At least according to this Bloomberg story:
Mission Hills Group, owner of the world’s largest golf club, will boost investment sixfold in a golfing complex on China’s Hainan island as the nation’s economic rebound spurs a tourism and property boom.
Mission Hills, based in Shenzhen, the southern city adjacent to Hong Kong, is to spend a further 25 billion yuan ($3.7 billion) by adding more golfing, retail and community facilities at its 5 billion-yuan club in Haikou, in the island’s north, Vice Chairman Ken Chu said in an interview in Hong Kong.
So that’s 30 billion yuan already, and it looks like that will cover less than half of what Mission Hills eventually has planned for its Hainan mega-complex. Further on in the story:
The Hainan club, built on top of a volcano, opened in March offering an initial six courses, according to company data. The group is operating it as a public, rather than a members-only, facility to attract more golfers, Chu said.
When fully completed, the Hainan club will feature 10 courses, according to the company, and will be similar in size to the Shenzhen complex, which spreads across 20 square kilometers (5,000 acres), or equivalent to the combined size of six Central Parks in New York City. The Hainan government, meanwhile, suggests on its website that the development may eventually have 30 courses.
OK, first let’s clear a couple things up:
- Mission Hills is not “on top of a volcano.” That’s like saying my dad’s house in Honolulu is built on top of Diamond Head. Part of the Mission Hills land in Hainan is east of a 42-square-mile national geological park built around the crater of an extinct volcano. The Mission Hills land is home to lots and lots of lava rock, however.
- The “30 courses” nugget is old news, and no longer accurate. It’s true that the English version of the Hainan Foreign Affairs Office website includes a story that says, “rumor has it that the project will feature upwards of 30 courses.” What Bloomberg does not mention is that the government website simply copied and pasted a story called “The Greening of Hainan” from the January 2010 issue of China International Business. That story, written by Al Campbell, was likely filed sometime in late 2009, long before Mission Hills admitted even having plans for a project in Hainan (that admission came just in time for the grand opening in March) and before Al had a chance to read my January exposé on Mission Hills Hainan for Financial Times Weekend Magazine, which stated the new estimate at around 22 courses. It’s true that 36 courses were originally planned, but a part of the land deal fell through and Mission Hills had to settle for only 31 square miles.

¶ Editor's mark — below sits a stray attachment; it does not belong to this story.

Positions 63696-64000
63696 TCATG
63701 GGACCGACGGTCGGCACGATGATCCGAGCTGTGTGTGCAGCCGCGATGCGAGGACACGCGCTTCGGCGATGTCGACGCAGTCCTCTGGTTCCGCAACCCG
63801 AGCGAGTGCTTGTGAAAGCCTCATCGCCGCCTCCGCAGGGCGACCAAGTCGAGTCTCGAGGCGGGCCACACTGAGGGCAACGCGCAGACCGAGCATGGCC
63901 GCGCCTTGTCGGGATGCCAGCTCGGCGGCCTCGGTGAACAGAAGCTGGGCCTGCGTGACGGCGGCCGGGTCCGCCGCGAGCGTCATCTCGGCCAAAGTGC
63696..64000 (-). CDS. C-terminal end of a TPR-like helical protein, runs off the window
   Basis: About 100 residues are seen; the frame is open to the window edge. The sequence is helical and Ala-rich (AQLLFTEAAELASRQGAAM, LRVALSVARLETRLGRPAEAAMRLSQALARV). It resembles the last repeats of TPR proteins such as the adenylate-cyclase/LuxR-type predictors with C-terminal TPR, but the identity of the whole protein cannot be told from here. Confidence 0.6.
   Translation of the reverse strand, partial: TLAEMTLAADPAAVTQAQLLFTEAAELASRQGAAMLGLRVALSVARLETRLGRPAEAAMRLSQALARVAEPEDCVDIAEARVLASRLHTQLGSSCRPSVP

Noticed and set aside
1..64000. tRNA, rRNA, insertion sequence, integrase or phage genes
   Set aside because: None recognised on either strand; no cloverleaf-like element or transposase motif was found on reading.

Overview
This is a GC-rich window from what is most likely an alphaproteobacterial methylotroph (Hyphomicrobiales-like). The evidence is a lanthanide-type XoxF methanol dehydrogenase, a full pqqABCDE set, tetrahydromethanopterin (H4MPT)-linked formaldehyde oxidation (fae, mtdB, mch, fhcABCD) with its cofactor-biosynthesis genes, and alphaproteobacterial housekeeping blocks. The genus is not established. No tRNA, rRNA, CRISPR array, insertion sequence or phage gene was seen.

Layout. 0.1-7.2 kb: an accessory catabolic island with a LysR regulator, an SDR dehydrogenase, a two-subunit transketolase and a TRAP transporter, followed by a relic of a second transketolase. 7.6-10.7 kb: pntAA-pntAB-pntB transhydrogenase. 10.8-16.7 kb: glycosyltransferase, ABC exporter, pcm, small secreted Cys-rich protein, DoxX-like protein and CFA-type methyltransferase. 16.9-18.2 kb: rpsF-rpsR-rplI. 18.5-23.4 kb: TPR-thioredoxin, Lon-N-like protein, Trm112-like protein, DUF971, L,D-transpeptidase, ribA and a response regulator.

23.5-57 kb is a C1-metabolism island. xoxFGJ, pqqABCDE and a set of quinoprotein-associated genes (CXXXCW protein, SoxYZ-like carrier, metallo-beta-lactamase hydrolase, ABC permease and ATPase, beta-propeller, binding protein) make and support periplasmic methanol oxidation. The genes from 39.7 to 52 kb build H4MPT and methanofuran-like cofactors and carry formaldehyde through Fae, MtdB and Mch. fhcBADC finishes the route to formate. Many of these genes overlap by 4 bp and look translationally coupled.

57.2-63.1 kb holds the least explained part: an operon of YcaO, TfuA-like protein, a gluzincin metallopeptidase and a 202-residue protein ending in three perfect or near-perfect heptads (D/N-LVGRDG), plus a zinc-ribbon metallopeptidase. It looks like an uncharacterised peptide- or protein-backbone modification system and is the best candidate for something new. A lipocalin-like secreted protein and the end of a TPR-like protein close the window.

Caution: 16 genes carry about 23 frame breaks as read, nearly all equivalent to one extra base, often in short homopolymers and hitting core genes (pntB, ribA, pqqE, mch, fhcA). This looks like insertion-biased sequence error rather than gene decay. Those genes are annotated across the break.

- UPDATE: I forgot to comment on “operating it as a public, rather than a members-only.” Without knowing the greens fees Mission Hills is charging, this statement could be meaningless. Most “private” golf clubs in China still allow non-members to play — for a price. I’d be surprised, but pleasantly surprised, if Mission Hills Hainan offers anything near public course costs on any of its courses. Can anyone whose played there give us an idea of the fees?
What’s most jaw-dropping, to me at least, is that apparently the $4.4 billion is only enough to cover the development around the initial 10 courses. Add in those final 12 courses (currently delayed by — no surprise in China — land issues) and we could be looking at a total price tag of about $10 billion, a figure greater than the GDPs of at least 60 countries.
Near the end of the story we learn:
Since golf was added to the Olympics program in October, the number of people playing the game has risen to 5 million from 3 million, according to China Golf Association.
As the Wall Street Journal‘s Jamie Miyazaki recently discovered, trying to pin down an accurate number of golfers in China in no easy task. But here’s some advice, disregard any statistic that says China added 2 million golfers in seven months … during winter.
Finally, a note to people writing about golf in China: Mission Hills in Shenzhen is not “the world’s largest golf club.” From my FT piece:
For now, Mission Hills Shenzhen touts itself as the “World’s No. 1”, and Guinness World Records plays along, labelling the 20sq km, 12-course golf club the largest on the planet, even though Nanshan International Golf Club in north-eastern China has 63 more holes.
Although, if what I’ve heard of Nanshan is accurate, Mission Hills could easily be “the world’s largest quality golf club.”